From the 1960s to 2000, much arduous work went into building the system for a cleaner country. But fixing the infrastructure solved only part of the problem. There is still another problem.

As Mr Foong Chee Leong, director-general of the Meteorological Services Division and an NEA veteran, puts it: 'The infrastructure is already in place. Now the question is - how do you convince people to be clean?'

It is a very good question which is still hard to answer, even after 40 years of clean-up campaigns.

Today, with a population nearing five million and a density of about 6,800 persons per sq km, Singapore has indeed become very organised in the way it maintains its cleanliness.

Each day, legions of cleaners descend upon the residential neighbourhoods and streets to sweep away the mess and spruce up the environment. Without fail, rubbish trucks dutifully collect trash from every HDB block and every apartment building and house in the country.

It is this efficient and methodical clockwork system - which people take for granted - that has earned Singapore a worldwide reputation for cleanliness.

But unfortunately, there is more to cleanliness than meets the eye, say observers.

Despite economic progress and rising standards of education among the people, they note, the social habits of Singaporeans seem to have retrogressed.

What a shame, they say. After 40 years of Clean and Green campaigns and massive education efforts, and despite the imposition of penalties such as fines and corrective work orders, Singaporeans continue to perpetuate their bad habits - from urinating in public lifts to littering.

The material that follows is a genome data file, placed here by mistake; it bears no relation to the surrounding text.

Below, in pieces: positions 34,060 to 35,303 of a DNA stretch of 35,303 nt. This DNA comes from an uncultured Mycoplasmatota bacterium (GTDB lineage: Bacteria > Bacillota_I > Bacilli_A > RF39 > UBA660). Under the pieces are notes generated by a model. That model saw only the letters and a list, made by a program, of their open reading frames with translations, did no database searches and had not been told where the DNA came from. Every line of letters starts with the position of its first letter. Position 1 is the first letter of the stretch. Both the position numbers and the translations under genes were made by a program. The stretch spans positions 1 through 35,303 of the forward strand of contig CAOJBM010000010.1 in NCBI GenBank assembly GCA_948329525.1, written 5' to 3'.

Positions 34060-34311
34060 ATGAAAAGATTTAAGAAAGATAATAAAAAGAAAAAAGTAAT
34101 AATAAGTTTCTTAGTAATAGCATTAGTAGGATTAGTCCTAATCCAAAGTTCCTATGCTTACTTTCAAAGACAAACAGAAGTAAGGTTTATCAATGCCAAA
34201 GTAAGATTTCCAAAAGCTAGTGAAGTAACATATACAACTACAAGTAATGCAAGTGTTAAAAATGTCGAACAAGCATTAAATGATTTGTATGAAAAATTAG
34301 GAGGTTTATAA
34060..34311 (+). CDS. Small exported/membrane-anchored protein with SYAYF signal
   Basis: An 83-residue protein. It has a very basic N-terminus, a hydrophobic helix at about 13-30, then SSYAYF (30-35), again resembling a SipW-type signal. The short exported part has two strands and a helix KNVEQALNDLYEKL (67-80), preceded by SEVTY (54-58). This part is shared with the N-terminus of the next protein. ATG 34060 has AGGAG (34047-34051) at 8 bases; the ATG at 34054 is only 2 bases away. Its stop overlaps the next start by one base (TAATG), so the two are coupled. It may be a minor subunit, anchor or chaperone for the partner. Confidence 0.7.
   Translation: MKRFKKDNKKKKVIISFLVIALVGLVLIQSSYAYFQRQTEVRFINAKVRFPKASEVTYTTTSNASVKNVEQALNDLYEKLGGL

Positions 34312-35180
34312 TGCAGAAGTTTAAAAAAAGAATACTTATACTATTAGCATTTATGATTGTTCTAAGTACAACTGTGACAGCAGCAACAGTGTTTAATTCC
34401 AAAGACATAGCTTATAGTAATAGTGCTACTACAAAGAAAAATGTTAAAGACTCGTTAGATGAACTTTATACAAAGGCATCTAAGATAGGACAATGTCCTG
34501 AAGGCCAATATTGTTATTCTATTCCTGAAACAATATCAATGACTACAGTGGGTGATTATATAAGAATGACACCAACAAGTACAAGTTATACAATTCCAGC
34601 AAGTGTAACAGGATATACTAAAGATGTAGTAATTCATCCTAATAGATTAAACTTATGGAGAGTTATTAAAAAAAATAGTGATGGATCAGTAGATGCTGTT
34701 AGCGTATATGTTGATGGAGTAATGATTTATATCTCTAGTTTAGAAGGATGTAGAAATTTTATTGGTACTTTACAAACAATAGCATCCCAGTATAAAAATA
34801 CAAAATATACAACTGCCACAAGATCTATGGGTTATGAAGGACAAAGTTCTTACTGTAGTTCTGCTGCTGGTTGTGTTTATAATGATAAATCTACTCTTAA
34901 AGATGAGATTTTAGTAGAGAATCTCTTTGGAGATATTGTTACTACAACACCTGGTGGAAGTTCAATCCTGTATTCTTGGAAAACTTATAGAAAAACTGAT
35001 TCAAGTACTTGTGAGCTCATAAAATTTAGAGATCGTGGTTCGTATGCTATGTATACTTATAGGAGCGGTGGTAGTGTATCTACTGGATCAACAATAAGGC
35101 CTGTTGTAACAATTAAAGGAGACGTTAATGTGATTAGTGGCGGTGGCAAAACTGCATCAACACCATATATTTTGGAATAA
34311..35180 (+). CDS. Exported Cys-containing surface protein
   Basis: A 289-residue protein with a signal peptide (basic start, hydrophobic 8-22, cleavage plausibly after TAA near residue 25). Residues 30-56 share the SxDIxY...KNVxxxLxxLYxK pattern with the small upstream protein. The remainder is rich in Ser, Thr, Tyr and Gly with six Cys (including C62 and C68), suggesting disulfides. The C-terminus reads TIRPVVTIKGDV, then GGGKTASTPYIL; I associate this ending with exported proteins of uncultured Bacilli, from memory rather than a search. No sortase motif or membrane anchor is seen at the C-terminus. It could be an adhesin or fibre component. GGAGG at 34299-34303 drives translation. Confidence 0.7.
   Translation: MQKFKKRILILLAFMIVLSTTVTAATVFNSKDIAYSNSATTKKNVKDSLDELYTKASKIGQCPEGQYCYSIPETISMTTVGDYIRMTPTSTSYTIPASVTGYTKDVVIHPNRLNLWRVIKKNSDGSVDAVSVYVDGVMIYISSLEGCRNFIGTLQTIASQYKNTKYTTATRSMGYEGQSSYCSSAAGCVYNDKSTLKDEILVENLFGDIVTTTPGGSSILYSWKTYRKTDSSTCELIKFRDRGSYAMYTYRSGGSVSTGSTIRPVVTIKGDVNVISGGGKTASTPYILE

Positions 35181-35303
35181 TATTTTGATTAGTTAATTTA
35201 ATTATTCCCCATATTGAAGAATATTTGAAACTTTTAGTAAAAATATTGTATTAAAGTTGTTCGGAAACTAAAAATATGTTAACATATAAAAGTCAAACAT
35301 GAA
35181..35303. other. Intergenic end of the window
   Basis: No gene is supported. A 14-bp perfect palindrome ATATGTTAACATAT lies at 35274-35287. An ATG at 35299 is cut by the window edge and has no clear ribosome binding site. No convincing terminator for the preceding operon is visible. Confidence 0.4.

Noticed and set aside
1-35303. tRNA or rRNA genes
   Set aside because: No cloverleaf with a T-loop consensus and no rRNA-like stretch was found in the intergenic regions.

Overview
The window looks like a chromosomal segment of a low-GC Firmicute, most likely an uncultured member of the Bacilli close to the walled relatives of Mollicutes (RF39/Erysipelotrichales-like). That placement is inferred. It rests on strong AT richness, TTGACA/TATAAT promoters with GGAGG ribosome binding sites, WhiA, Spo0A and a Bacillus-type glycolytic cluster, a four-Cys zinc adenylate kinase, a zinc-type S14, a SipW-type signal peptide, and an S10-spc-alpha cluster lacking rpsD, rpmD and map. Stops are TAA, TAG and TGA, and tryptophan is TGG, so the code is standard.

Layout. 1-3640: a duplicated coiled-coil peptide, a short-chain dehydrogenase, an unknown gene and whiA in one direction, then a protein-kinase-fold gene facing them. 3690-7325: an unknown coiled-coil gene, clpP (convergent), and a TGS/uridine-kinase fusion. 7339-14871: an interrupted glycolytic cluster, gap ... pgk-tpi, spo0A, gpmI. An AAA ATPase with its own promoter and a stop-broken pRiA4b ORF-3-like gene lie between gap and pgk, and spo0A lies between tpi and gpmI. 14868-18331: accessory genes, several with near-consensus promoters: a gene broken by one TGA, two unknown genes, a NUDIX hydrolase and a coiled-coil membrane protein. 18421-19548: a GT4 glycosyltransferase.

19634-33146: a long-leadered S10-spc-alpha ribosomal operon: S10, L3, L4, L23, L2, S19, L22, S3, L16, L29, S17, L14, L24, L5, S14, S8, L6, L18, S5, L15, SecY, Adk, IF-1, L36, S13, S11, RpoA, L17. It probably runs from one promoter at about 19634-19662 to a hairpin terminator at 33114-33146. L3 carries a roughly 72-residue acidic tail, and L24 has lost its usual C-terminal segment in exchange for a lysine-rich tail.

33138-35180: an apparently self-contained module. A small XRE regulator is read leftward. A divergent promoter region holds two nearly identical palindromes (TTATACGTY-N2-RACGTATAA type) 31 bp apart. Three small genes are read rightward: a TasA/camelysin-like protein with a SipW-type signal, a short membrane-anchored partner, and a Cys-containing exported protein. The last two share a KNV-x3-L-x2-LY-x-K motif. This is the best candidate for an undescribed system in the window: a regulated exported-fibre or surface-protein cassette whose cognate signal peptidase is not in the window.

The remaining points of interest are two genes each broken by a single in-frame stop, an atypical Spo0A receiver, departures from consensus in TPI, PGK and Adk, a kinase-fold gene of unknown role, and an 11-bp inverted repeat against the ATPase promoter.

As Dr Geh Min, a former Nominated Member of Parliament and immediate past president of the Nature Society, describes it: 'Singapore is more a cleaned city than a clean city. The city is clean because of our army of cleaners. The people, however, are still a work in progress.'

Politicians, policymakers and community leaders have spoken despairingly of the problem. Indeed, a recent survey by the NEA shows that hygiene standards in public places are still lax.

The evidence is unmistakable. The first nine months of this year saw a total of 32,258 litterbugs being caught, compared with 33,164 for the whole of last year. That figure also marked a significant jump from 21,269 in 2007, and 7,027 in 2006.

Killer litter continues to be a longstanding problem. In 2000, a falling flowerpot killed a five-year-old girl. Two years later, a man died after a falling metal chair hit him on the head and fractured his skull.

Two people died and 152 others fell ill this year after eating contaminated hawker food. It was later revealed that the hawker centre and market were overrun by rats.

Figures from NEA show that food poisoning cases went up by 40 per cent last year, from the year before.

Speak to the Clean and Green campaigners and they would say they have almost exhausted all avenues to get the message across, from using peer pressure in 1995 to hiring TV actress Zoe Tay as environment ambassador in 1999.

Mr Khoo Seow Poh, NEA's director-general for public health, admits that constant reminders, such as television advertisements, have helped to educate the public and that the majority of Singaporeans have brushed up on their social habits.

'But there are still black sheep with dirty habits. There is still a lot of room for improvement. We need Singaporeans to be clean voluntarily and not have to be constantly reminded.'

Retiree Steven Foo, 60, is among the Singaporeans who are convinced that the social habits of his fellow countrymen have regressed over the years.

He singles out the younger generation as being the worst culprits.

'They grew up with maids at home. Outside the home, foreign workers do the cleaning for them. So they are not used to cleaning up after themselves,' he says.